When Wall Street imploded in 2008, plunging the world into the “Great Recession,” even corporate-sponsored politicians were forced to place blame squarely on the big banks and deregulated markets. Politicians everywhere demanded accountability from greedy financial titans and piously pledged their support to closing tax loopholes and re-regulating casino capitalism.
Now, just three years later, the only real change is the political rhetoric! Suddenly, it’s “overpaid” public sector workers and “bloated budgets” for public services that are to blame for economic stagnation, unemployment and declining tax revenues. Meanwhile, the once-reviled financial oligarchs, whose reckless gambling destroyed our economy, are now being re-cast as “job creators” deserving of further tax breaks and deregulation!
This new mantra is repeated endlessly in the corporate media and by right-wing pundits and is designed to make working people pay for the capitalists’ crisis. But the storyline is also accepted by most Democratic Party leaders who, at both the state and federal level, are proposing far more budget cuts and attacks on public sector unions than tax hikes on the rich or corporate regulation.
In this context, a basic task for socialists remains to expose the lies of the corporate politicians and media. Here we provide brief answers to some of the most pernicious capitalist myths now circulating.
Myth: The country is broke. Everyone must tighten their belts.
Reality: it’s a distribution crisis, not a budget crisis.
Government deficits are the result of 30 years of shifting wealth from working people to the super-rich and big business. Since 1977, the share of national income taken home by the richest 1% of Americans doubled from 9% to over 20% today. The richest 0.1% – just 150,000 households – tripled their share of income, now earning as much as the poorest 120 million Americans combined. Thirty years ago, the average CEO made 30 times what the average worker did; today, top executives make 263 times more than the average worker’s wage, (http://www.ips-dc.org/reports/executive_excess_2010).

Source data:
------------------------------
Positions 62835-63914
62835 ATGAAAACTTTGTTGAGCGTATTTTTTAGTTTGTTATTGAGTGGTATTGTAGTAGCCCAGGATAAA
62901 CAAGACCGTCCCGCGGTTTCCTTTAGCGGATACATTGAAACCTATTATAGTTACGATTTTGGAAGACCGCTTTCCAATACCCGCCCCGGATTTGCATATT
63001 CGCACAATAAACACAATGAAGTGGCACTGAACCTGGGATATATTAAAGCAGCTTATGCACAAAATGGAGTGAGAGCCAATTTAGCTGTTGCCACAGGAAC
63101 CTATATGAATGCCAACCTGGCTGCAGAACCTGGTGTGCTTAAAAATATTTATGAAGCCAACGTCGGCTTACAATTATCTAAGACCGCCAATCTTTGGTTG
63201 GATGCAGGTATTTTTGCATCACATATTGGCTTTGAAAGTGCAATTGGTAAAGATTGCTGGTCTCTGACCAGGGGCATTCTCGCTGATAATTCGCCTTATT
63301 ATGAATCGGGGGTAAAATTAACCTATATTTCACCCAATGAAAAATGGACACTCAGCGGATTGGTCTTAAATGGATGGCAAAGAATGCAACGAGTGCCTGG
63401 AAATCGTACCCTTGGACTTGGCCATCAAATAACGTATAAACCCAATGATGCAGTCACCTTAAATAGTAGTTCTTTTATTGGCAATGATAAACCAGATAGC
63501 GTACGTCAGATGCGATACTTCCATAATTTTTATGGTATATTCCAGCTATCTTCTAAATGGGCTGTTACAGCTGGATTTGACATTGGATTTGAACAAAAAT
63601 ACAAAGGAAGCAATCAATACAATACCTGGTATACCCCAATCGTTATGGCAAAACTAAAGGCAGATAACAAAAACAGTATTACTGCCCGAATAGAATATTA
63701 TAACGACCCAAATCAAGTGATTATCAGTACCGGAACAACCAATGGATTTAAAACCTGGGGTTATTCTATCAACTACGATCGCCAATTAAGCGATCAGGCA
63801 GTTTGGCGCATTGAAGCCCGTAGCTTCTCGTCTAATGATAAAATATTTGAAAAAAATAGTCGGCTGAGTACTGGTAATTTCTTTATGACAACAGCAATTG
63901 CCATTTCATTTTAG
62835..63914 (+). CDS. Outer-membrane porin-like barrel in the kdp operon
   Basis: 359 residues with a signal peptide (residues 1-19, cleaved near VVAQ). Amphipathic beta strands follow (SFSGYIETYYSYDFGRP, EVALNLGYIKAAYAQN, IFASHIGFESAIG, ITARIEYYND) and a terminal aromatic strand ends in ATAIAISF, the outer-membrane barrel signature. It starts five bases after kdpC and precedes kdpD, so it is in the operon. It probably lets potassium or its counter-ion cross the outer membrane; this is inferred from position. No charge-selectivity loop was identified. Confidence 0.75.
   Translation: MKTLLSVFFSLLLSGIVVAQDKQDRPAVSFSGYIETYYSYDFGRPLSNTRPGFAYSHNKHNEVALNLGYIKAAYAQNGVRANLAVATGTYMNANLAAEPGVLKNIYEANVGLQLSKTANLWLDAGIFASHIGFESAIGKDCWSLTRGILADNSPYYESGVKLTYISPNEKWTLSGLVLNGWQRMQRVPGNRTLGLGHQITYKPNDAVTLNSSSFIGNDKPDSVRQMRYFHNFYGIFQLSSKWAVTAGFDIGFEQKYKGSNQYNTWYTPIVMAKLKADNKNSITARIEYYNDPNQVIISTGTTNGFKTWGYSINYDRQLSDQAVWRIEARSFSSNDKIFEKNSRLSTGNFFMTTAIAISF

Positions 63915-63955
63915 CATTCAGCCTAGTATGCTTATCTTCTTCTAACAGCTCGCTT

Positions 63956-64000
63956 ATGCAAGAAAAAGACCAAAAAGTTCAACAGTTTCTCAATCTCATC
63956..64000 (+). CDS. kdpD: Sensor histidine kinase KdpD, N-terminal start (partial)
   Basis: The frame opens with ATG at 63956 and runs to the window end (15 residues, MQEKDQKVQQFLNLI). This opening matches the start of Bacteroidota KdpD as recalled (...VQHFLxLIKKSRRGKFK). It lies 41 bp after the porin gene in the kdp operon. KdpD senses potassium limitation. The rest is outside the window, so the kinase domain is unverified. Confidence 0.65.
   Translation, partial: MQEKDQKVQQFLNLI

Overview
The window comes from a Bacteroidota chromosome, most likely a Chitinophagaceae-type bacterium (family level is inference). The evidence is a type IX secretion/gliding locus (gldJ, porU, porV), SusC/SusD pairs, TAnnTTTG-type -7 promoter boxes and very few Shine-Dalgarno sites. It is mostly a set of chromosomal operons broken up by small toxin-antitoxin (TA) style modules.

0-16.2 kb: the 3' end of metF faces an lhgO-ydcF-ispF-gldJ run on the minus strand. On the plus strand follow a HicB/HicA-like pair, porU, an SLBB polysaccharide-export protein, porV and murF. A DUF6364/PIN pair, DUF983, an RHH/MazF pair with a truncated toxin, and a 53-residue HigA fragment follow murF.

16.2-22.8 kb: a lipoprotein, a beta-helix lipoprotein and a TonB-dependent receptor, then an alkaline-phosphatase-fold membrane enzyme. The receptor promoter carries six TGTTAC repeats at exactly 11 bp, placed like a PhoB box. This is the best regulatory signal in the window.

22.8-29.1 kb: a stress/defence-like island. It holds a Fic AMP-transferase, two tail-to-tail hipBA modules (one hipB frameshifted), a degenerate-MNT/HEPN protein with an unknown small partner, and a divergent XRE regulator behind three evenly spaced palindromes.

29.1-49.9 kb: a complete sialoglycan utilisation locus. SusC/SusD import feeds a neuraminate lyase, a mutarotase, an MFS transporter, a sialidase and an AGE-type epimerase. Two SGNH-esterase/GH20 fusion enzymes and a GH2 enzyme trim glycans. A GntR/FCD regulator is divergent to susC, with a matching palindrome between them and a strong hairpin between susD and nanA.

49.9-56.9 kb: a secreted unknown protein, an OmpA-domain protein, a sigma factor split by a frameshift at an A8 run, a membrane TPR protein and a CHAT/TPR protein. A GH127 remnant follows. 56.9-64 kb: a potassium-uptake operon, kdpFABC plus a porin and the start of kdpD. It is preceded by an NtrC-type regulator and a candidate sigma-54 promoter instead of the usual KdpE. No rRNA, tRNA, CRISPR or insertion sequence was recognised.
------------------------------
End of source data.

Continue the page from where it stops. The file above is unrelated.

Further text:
Reality: The rich don’t pay their share.
In the 1950s the highest income earners paid a tax rate of 91%, while today it is just 36%. But even this dramatically misrepresents the situation. The richest Americans earn far more from capital gains and dividends than salaries. So the effective tax rate of the richest 400 Americans was just 17% in 2007, down from about 30% in 1995, (Business Week, 4/7/2011). As Warren Buffett likes to point out, he pays a lower effective tax rate than the people who clean his office!
Reality: Cutting military spending could alleviate the crisis.
Nobel Laureate Joseph Stiglitz estimates that American taxpayers have now spent $3 trillion in Iraq and Afghanistan, roughly twice the 2011 federal deficit of $1.5 trillion. On average, the wars cost us $16 billion a month, $22 million an hour, (The Washington Post, 9/5/2010). To put this spending into perspective, let’s measure it up against the 2011 budget cuts:
- 45 minutes of war = the federal cuts to Planned Parenthood
- 5 hours of war = budget cuts to federal housing programs
- 2 days of war = budget cuts to the Department of Labor's jobs creation programs
- 3 days of war = budget cuts to federal Pell grants
- 5 days of war = budget cuts to the Department of Transportation and the EPA
- 2 months of war = the total cuts to the federal budget
Myth: Cutting taxes for the rich creates jobs.